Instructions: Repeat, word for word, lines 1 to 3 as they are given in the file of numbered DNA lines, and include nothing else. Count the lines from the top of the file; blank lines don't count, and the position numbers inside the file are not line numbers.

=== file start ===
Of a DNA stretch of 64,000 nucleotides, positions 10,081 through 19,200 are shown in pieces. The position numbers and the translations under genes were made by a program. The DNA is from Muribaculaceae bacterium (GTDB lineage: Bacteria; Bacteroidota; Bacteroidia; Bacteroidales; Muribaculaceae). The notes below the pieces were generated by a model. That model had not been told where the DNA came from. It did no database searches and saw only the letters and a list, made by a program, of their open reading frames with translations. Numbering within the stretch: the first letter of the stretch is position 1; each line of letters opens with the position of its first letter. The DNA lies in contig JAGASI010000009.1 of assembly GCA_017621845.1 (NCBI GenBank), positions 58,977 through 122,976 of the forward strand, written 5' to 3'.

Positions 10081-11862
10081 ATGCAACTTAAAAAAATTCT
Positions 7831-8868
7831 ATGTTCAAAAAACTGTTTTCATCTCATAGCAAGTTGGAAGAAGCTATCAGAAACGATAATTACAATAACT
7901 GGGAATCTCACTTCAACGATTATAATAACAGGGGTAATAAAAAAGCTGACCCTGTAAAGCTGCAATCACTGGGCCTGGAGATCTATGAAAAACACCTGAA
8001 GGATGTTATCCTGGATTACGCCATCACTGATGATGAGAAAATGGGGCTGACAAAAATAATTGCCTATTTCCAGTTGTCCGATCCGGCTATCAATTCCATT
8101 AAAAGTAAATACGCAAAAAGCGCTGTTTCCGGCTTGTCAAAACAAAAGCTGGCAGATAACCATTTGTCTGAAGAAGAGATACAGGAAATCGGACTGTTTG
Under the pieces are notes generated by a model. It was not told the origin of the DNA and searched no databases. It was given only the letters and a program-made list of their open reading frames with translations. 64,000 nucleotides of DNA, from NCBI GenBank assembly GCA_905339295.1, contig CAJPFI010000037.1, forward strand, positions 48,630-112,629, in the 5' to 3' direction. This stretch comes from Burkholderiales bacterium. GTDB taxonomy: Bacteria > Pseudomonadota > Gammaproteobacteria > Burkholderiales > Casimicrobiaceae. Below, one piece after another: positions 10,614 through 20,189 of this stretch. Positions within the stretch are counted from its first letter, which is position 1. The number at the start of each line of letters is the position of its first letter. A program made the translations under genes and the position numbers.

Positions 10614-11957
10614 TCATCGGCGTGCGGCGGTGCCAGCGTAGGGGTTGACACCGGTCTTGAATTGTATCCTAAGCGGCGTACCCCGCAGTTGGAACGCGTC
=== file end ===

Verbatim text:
Of a DNA stretch of 64,000 nucleotides, positions 10,081 through 19,200 are shown in pieces. The position numbers and the translations under genes were made by a program. The DNA is from Muribaculaceae bacterium (GTDB lineage: Bacteria; Bacteroidota; Bacteroidia; Bacteroidales; Muribaculaceae). The notes below the pieces were generated by a model. That model had not been told where the DNA came from. It did no database searches and saw only the letters and a list, made by a program, of their open reading frames with translations. Numbering within the stretch: the first letter of the stretch is position 1; each line of letters opens with the position of its first letter. The DNA lies in contig JAGASI010000009.1 of assembly GCA_017621845.1 (NCBI GenBank), positions 58,977 through 122,976 of the forward strand, written 5' to 3'.

Positions 10081-11862
10081 ATGCAACTTAAAAAAATTCT